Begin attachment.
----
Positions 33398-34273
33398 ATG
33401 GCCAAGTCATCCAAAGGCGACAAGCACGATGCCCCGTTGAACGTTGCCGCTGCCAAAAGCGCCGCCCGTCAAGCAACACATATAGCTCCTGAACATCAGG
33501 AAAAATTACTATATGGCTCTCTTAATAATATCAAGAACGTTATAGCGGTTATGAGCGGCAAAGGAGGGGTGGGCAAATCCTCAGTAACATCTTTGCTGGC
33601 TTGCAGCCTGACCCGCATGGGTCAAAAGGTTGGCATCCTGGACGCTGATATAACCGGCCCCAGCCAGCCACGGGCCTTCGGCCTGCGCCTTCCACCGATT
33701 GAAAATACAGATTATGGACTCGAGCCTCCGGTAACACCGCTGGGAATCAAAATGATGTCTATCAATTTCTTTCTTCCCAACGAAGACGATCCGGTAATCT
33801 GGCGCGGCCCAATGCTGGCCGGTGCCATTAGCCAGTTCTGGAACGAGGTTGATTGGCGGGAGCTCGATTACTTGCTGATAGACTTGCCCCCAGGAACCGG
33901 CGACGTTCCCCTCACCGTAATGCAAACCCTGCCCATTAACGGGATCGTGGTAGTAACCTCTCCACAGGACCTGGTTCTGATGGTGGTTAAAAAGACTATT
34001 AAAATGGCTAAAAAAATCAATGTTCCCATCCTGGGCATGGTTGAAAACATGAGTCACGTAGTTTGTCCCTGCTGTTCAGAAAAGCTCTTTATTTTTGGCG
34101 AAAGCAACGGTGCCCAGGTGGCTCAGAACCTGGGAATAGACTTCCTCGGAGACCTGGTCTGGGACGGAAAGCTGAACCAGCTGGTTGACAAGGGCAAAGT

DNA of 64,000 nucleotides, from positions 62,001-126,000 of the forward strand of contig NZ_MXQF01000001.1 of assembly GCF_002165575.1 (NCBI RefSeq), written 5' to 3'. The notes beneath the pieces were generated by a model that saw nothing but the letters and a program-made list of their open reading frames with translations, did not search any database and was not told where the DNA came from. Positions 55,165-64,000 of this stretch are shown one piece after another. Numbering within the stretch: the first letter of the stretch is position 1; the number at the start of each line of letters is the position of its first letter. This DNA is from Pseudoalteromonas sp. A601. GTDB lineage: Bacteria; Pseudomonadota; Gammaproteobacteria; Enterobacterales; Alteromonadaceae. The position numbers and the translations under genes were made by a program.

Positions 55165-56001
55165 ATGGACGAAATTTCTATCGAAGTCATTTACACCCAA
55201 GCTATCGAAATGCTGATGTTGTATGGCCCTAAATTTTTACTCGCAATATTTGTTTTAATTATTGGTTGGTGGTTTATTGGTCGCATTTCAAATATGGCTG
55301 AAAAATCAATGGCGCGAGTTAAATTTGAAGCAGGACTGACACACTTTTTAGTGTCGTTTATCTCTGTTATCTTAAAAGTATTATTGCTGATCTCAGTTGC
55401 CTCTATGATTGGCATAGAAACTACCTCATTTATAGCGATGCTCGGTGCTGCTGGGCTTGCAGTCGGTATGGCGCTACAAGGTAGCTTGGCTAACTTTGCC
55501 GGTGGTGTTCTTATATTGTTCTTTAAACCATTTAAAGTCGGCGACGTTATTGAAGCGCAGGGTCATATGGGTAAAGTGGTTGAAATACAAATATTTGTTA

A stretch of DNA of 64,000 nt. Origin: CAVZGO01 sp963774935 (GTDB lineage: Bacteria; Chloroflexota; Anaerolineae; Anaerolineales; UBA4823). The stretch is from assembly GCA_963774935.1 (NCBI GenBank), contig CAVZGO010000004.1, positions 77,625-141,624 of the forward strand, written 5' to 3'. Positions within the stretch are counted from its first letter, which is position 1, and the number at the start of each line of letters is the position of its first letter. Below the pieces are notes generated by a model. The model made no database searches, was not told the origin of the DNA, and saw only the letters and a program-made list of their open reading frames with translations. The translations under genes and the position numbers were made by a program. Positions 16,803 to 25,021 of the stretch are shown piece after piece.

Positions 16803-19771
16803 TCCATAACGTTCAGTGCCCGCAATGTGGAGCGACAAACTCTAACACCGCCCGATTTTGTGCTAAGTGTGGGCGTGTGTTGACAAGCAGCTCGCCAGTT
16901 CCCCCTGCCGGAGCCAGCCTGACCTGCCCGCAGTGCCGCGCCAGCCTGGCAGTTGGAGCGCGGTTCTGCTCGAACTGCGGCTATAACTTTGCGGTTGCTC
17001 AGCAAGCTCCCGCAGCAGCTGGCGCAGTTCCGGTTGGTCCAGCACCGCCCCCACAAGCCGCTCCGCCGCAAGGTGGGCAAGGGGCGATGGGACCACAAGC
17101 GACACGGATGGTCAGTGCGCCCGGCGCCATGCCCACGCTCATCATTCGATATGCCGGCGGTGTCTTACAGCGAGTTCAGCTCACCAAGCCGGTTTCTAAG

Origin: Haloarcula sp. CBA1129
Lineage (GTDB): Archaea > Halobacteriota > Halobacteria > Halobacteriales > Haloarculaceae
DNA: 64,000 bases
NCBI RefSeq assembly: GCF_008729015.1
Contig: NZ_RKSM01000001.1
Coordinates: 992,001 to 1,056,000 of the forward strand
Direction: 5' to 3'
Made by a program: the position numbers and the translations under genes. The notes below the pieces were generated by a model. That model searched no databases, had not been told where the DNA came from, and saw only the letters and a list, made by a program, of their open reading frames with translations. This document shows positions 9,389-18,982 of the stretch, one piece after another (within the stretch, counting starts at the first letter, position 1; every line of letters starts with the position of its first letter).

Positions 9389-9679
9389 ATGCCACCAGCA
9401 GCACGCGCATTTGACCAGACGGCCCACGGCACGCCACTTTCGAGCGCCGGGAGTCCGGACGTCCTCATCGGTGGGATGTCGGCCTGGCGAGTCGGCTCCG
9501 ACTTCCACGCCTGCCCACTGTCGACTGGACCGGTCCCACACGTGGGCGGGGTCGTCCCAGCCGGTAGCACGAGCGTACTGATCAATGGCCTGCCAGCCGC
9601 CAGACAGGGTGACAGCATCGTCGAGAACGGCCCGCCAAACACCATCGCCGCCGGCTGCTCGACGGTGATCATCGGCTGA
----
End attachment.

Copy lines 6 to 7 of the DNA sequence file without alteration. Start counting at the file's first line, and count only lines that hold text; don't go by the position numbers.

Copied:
33701 GAAAATACAGATTATGGACTCGAGCCTCCGGTAACACCGCTGGGAATCAAAATGATGTCTATCAATTTCTTTCTTCCCAACGAAGACGATCCGGTAATCT
33801 GGCGCGGCCCAATGCTGGCCGGTGCCATTAGCCAGTTCTGGAACGAGGTTGATTGGCGGGAGCTCGATTACTTGCTGATAGACTTGCCCCCAGGAACCGG